Fates of feathered fruit-eaters in fragmented forests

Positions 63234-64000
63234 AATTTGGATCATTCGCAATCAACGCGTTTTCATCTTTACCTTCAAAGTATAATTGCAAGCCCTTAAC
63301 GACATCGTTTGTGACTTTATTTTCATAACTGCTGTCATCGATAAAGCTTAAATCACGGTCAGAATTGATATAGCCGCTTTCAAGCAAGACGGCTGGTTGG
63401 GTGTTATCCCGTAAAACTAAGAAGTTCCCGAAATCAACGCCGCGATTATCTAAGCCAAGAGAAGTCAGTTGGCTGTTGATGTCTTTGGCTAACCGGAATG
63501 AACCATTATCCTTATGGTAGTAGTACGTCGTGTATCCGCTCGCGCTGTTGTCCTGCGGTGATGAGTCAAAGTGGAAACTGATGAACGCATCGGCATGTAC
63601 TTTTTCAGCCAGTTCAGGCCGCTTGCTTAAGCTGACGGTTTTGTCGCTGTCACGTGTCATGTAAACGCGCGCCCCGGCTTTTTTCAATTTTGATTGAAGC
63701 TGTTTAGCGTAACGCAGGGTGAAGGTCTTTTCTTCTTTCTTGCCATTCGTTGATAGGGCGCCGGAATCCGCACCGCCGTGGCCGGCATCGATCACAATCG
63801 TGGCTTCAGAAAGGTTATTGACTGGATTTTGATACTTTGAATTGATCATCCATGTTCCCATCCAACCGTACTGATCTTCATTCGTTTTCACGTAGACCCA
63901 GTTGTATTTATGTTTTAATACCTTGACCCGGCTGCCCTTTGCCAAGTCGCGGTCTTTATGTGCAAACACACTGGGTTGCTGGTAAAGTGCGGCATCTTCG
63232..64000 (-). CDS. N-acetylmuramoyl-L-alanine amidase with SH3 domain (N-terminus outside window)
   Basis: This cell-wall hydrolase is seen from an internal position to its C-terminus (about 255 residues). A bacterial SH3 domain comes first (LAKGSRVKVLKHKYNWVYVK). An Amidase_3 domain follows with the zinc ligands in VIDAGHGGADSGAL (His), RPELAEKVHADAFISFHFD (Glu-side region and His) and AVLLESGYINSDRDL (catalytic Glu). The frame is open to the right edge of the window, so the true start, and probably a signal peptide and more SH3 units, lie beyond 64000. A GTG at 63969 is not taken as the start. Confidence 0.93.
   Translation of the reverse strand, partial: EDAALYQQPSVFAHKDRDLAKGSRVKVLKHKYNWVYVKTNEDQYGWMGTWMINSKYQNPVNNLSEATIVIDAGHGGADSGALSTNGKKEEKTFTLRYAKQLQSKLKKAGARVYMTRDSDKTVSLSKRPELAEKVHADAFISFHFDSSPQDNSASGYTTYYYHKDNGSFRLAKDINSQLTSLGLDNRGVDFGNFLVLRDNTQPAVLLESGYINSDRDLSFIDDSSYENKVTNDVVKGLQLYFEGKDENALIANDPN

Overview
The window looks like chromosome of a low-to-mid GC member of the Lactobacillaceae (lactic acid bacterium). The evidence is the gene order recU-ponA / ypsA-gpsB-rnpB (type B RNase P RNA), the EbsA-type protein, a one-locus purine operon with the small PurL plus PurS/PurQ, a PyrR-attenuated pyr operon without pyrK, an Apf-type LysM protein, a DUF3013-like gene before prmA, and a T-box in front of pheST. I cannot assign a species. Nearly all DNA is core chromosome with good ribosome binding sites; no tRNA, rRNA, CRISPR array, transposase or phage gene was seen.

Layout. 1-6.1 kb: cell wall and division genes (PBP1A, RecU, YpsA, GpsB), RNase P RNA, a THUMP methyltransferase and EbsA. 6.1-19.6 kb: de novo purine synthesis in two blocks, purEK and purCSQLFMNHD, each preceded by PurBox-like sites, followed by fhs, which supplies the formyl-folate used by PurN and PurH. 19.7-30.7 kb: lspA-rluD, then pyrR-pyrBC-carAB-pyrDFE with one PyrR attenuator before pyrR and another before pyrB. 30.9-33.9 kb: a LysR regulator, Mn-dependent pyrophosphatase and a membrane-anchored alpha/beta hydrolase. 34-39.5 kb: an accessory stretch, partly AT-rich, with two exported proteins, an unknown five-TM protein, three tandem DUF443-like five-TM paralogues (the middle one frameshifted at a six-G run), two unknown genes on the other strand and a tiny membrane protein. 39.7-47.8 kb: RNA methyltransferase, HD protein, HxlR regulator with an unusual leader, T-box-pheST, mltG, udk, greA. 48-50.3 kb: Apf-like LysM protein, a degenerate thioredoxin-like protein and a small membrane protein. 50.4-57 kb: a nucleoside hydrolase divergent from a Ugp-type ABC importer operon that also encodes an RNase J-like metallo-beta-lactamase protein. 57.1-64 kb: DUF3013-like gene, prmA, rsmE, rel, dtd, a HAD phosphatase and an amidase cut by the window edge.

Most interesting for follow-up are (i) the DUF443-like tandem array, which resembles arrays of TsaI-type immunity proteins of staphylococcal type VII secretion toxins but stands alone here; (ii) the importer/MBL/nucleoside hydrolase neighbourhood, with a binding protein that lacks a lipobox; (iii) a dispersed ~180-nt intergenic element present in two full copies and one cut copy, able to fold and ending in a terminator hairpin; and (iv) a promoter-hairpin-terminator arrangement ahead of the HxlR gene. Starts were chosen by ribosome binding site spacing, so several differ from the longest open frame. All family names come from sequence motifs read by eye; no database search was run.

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Fruit-eating birds disperse many rainforest seeds, thereby influencing rainforest regeneration. The abundance of these birds may change following forest clearing, causing differences in seed dispersal between extensively-forested and fragmented areas. We assessed the responses of 26 frugivorous bird species to forest fragmentation by comparing their abundance among extensive tracts, remnants and regrowth patches of rainforest (16 replicate sites in each) in subtropical south-east Queensland, Australia. There were five species that were recorded in much lower numbers in remnants and/or regrowth than in extensive forest (“decreasers”), seven that showed higher abundance in remnants and/or regrowth than in extensive forest (“increasers”) and 14 whose abundance did not change substantially between the three habitat types (“tolerant” species). The decreasers included three fruit-specialist rainforest pigeons (the wompoo, rose-crowned and superb fruit-dovesPtilinopus magnificus, P. regina andP. superbus). The increasers were largely bird species with mixed diets, many of which also use non-rainforest habitats. Two decreasers and two tolerant species were substantially more abundant during summer than winter whereas two increaser and two tolerant bird species were more abundant during winter. No effects of altitude on seasonal abundance were apparent. The results of this study show that fragmented remnant and regrowth patches of rainforest do not adequately conserve the full set of frugivorous avifauna. Furthermore, lower abundance of negativelyimpacted birds in fragmented remnant and regrowth sites may lead to reduced regeneration of certain rainforest plant species due to a lack of seed dispersal in these habitats.